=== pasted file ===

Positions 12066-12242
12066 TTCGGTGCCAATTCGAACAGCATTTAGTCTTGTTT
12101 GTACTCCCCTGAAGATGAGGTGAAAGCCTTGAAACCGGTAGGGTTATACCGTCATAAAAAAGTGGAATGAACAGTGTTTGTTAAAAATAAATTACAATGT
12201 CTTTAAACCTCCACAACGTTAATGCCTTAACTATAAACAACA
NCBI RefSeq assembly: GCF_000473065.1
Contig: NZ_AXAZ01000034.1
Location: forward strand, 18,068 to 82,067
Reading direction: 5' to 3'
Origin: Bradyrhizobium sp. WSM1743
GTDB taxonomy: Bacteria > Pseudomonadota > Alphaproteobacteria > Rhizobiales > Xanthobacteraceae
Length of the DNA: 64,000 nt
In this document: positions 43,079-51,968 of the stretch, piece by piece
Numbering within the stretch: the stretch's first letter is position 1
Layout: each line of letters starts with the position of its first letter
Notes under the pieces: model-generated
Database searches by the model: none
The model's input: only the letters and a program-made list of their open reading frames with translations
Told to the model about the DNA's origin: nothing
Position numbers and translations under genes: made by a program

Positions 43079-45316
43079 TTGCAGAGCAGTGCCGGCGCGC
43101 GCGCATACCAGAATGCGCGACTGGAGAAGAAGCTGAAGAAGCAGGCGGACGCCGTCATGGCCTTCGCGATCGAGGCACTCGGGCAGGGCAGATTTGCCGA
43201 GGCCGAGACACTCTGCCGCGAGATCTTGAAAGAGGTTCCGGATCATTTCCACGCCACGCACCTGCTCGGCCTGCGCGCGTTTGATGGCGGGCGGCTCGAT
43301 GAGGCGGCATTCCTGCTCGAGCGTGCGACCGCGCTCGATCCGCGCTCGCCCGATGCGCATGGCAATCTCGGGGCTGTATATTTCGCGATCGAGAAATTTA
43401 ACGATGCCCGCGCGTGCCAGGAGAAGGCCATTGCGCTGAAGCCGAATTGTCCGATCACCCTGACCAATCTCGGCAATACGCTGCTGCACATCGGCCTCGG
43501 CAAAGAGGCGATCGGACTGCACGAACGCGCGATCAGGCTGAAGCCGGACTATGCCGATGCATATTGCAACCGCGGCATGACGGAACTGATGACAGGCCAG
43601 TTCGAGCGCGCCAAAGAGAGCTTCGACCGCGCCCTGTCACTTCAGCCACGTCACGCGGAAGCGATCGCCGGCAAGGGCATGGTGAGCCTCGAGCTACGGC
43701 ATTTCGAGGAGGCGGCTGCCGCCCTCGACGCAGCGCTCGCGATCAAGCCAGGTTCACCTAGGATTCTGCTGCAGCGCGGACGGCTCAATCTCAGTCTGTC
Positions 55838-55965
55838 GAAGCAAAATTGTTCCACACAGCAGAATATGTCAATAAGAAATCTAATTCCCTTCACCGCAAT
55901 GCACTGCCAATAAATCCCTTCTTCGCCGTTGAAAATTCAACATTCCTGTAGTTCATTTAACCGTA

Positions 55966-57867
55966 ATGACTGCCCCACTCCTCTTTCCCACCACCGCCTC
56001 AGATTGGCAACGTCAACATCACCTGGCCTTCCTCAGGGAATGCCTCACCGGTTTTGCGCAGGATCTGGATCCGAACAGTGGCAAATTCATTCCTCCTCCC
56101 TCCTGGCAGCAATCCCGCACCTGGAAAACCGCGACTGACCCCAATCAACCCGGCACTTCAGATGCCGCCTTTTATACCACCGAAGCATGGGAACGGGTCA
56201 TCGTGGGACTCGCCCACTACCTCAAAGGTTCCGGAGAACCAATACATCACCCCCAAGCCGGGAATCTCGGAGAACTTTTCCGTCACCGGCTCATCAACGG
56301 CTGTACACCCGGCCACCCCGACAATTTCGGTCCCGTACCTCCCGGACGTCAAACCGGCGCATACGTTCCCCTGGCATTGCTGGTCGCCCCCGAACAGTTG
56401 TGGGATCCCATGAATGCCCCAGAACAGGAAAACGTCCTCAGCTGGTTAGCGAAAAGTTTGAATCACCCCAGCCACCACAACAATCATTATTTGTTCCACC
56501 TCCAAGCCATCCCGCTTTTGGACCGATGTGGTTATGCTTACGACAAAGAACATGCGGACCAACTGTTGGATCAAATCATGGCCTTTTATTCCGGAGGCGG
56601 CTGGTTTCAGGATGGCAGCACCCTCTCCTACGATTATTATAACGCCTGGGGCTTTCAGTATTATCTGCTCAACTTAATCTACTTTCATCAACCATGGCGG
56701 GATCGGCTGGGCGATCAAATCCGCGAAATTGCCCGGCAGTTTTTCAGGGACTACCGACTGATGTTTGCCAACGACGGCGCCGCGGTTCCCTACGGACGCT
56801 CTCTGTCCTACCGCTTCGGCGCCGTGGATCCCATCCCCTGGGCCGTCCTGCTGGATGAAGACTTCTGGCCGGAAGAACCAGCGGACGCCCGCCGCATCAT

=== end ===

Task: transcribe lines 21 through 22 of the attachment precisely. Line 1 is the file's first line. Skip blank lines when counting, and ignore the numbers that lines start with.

43079 TTGCAGAGCAGTGCCGGCGCGC
43101 GCGCATACCAGAATGCGCGACTGGAGAAGAAGCTGAAGAAGCAGGCGGACGCCGTCATGGCCTTCGCGATCGAGGCACTCGGGCAGGGCAGATTTGCCGA